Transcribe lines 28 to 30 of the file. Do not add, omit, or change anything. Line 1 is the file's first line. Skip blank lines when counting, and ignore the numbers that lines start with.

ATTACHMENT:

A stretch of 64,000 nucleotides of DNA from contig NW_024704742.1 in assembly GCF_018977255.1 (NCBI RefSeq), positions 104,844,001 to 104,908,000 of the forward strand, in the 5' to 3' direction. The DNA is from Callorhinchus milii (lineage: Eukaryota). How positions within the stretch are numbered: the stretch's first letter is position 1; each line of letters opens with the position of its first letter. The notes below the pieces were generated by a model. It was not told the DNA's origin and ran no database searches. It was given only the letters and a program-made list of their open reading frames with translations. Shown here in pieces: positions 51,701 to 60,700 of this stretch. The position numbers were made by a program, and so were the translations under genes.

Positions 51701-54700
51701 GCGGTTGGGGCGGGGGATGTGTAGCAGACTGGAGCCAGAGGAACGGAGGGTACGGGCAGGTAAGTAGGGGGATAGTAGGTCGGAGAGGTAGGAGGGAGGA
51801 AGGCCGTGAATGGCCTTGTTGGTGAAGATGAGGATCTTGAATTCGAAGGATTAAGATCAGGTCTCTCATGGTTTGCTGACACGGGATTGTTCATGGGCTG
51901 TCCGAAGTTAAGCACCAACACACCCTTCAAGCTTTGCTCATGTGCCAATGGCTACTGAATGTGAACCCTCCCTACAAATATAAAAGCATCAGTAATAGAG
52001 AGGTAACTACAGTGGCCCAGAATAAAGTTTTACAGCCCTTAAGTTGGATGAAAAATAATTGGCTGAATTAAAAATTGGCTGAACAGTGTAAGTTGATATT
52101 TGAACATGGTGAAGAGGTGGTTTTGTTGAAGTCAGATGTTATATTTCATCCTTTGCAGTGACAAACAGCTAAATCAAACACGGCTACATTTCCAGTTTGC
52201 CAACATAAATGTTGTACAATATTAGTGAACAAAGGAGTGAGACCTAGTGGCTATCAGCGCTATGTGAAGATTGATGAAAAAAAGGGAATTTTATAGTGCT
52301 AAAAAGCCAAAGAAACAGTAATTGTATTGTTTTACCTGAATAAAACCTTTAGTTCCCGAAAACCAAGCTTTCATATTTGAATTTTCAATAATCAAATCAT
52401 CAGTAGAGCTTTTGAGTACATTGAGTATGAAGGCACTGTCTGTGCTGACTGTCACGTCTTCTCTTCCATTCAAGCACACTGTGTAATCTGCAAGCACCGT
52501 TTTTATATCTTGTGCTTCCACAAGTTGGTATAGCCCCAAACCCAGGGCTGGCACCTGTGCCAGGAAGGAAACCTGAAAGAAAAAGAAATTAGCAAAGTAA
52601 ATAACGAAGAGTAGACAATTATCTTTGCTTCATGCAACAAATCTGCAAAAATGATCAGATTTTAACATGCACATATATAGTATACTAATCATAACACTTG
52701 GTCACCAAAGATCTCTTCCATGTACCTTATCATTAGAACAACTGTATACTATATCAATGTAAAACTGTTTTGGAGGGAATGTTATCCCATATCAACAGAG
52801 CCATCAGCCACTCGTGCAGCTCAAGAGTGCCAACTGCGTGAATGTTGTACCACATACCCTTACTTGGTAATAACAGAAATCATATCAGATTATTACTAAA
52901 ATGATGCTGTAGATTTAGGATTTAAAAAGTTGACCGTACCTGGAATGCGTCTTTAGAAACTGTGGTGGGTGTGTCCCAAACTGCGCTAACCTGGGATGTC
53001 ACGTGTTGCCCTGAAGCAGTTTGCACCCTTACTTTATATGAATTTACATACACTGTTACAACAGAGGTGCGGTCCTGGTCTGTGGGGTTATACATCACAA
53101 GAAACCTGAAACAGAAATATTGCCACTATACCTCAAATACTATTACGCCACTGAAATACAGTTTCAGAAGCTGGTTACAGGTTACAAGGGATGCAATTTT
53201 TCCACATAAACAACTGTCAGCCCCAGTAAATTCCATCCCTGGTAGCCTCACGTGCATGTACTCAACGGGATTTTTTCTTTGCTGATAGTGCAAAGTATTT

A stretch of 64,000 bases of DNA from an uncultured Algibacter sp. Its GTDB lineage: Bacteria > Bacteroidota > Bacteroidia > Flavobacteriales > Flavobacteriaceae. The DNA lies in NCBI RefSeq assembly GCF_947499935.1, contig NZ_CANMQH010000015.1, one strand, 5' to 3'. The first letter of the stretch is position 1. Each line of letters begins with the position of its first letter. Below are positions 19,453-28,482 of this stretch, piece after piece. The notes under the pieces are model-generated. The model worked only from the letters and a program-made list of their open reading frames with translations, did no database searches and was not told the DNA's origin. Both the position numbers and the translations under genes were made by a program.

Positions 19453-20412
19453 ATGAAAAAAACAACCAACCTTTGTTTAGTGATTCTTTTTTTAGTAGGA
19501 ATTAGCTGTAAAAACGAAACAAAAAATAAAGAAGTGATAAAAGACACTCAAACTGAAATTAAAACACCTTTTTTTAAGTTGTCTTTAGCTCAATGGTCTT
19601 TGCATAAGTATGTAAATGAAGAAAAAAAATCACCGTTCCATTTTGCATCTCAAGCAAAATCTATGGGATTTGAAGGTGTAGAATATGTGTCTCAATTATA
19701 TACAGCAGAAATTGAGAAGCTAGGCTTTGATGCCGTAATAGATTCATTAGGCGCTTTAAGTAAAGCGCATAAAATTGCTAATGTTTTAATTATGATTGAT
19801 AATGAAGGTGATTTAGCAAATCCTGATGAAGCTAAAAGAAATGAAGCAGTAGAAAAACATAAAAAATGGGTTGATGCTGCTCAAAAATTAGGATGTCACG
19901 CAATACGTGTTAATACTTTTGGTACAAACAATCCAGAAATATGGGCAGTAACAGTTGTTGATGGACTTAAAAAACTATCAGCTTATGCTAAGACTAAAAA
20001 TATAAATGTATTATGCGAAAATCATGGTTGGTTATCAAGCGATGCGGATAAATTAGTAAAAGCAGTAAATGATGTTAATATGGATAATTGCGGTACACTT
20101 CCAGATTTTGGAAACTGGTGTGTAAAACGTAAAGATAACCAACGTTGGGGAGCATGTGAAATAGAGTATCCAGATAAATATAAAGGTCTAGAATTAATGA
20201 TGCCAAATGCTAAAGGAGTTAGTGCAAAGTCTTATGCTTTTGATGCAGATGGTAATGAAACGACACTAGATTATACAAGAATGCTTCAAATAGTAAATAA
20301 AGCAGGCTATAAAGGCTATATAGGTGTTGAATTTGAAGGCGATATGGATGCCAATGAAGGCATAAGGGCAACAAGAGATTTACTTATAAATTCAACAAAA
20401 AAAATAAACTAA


20101 CCAGATTTTGGAAACTGGTGTGTAAAACGTAAAGATAACCAACGTTGGGGAGCATGTGAAATAGAGTATCCAGATAAATATAAAGGTCTAGAATTAATGA
20201 TGCCAAATGCTAAAGGAGTTAGTGCAAAGTCTTATGCTTTTGATGCAGATGGTAATGAAACGACACTAGATTATACAAGAATGCTTCAAATAGTAAATAA
20301 AGCAGGCTATAAAGGCTATATAGGTGTTGAATTTGAAGGCGATATGGATGCCAATGAAGGCATAAGGGCAACAAGAGATTTACTTATAAATTCAACAAAA